Sorry if I have misunderstood your words, but ...

I have not said that humans are not evolving at all !!

You did not say that humans are not evolving (nor did I state that you had said that), but your statement ...

Perhaps they are evolving and we are not !

does seem to me to clearly speculate upon the possibility that we are not evolving.

I have also not made any claims about us being superseded by these primates.........read my words again !..

Again, you did not explicitly state so, but a projection of the idea that they might be evolving, and we are not, would imply that a time might come where they had evolved 'beyond us' (but I accept that this is an inference, not an explicit statement, and my apologies if it was an inference you had not intended).


I agree with what you say entirely and make no claims based on what you assumed I have said.

I never suggested you had made any claims, only that you appeared to have been speculating upon certain scenarios - my apologies if that was not the speculation you were making.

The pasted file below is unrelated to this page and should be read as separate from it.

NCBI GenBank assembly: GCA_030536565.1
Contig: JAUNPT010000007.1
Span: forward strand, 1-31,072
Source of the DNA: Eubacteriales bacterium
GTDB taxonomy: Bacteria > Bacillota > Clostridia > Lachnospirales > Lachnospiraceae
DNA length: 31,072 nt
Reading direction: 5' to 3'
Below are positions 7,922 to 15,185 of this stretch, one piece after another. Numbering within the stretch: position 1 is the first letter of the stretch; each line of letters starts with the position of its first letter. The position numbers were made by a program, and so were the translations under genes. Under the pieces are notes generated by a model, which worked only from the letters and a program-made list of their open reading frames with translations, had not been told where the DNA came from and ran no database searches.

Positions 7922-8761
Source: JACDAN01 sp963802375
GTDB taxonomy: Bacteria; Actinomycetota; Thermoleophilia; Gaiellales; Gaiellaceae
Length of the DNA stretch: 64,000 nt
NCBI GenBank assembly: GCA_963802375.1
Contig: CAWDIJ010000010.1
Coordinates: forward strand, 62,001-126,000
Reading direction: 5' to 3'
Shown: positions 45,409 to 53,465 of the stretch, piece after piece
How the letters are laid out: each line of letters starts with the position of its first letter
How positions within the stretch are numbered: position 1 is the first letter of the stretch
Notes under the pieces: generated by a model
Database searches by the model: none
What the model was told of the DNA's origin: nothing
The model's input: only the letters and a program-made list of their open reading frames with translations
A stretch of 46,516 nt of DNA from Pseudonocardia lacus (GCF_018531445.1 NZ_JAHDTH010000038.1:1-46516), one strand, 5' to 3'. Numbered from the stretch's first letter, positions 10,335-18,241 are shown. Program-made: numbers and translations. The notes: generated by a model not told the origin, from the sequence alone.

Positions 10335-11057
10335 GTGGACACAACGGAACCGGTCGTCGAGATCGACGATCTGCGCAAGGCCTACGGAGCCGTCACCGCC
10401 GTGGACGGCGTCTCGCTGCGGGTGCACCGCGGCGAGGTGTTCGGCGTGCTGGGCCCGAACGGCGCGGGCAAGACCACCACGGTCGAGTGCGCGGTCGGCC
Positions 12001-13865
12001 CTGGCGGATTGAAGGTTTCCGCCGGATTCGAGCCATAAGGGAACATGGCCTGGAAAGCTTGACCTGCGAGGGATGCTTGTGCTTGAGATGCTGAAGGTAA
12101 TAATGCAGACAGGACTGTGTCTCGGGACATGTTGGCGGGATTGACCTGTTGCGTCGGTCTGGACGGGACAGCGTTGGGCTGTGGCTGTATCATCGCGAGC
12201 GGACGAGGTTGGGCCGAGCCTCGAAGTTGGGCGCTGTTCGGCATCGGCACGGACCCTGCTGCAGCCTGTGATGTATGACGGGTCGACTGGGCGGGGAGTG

I will admit that the last couple of days I have been scarcely able to keep my eyes open (although no good reason for such), so it is possible that I am making more mistakes than usual (is that possible).
 

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« Reply #19 on: 24/03/2007 22:15:18 »
Hugs the George....luffs the George.
 

Offline Karen W.

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« Reply #20 on: 25/03/2007 08:32:16 »
Sorry if I have misunderstood your words, but ...

I have not said that humans are not evolving at all !!

You did not say that humans are not evolving (nor did I state that you had said that), but your statement ...

Perhaps they are evolving and we are not !

does seem to me to clearly speculate upon the possibility that we are not evolving.

I have also not made any claims about us being superseded by these primates.........read my words again !..